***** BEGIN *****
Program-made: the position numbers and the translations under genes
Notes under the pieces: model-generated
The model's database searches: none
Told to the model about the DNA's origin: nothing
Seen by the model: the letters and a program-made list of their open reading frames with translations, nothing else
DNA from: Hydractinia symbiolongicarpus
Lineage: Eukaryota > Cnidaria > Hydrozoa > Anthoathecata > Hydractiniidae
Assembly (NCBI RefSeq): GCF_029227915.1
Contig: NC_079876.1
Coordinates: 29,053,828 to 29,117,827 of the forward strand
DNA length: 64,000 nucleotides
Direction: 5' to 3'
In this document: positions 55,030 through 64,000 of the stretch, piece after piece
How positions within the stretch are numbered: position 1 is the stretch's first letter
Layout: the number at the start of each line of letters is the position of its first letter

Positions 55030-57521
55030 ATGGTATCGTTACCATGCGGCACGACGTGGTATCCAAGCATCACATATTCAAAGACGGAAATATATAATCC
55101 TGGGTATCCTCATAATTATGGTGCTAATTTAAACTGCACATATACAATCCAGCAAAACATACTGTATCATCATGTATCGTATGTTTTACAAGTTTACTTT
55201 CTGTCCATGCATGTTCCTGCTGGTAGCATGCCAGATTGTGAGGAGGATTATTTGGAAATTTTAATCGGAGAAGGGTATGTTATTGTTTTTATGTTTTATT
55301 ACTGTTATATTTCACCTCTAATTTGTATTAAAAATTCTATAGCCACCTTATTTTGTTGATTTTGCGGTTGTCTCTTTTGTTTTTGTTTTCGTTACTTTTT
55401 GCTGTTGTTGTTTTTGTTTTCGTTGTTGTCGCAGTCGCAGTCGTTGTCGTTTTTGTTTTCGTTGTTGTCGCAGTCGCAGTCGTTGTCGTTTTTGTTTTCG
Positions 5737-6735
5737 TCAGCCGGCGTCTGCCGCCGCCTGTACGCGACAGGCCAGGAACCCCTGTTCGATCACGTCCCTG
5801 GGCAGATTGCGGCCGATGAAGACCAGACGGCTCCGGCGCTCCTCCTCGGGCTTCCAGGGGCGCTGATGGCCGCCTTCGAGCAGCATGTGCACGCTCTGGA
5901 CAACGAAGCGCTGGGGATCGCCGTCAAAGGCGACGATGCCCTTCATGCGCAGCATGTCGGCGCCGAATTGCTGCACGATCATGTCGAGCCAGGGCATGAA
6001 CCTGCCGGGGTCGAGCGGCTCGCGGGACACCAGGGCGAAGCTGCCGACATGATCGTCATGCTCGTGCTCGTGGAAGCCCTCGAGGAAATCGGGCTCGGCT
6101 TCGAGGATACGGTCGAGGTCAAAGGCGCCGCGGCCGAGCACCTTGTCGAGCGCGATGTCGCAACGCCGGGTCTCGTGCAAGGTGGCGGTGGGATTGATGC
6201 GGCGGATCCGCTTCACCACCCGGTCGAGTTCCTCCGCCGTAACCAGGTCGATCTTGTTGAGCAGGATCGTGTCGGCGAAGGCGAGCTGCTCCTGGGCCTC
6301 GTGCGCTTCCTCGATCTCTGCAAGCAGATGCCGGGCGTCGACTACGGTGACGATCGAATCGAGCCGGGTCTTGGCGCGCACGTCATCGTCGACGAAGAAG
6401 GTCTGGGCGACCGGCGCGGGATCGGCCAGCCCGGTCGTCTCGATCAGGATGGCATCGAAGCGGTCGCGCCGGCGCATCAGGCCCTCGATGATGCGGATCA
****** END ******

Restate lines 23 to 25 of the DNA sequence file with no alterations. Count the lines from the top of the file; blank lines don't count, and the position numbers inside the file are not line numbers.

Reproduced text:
5737 TCAGCCGGCGTCTGCCGCCGCCTGTACGCGACAGGCCAGGAACCCCTGTTCGATCACGTCCCTG
5801 GGCAGATTGCGGCCGATGAAGACCAGACGGCTCCGGCGCTCCTCCTCGGGCTTCCAGGGGCGCTGATGGCCGCCTTCGAGCAGCATGTGCACGCTCTGGA
5901 CAACGAAGCGCTGGGGATCGCCGTCAAAGGCGACGATGCCCTTCATGCGCAGCATGTCGGCGCCGAATTGCTGCACGATCATGTCGAGCCAGGGCATGAA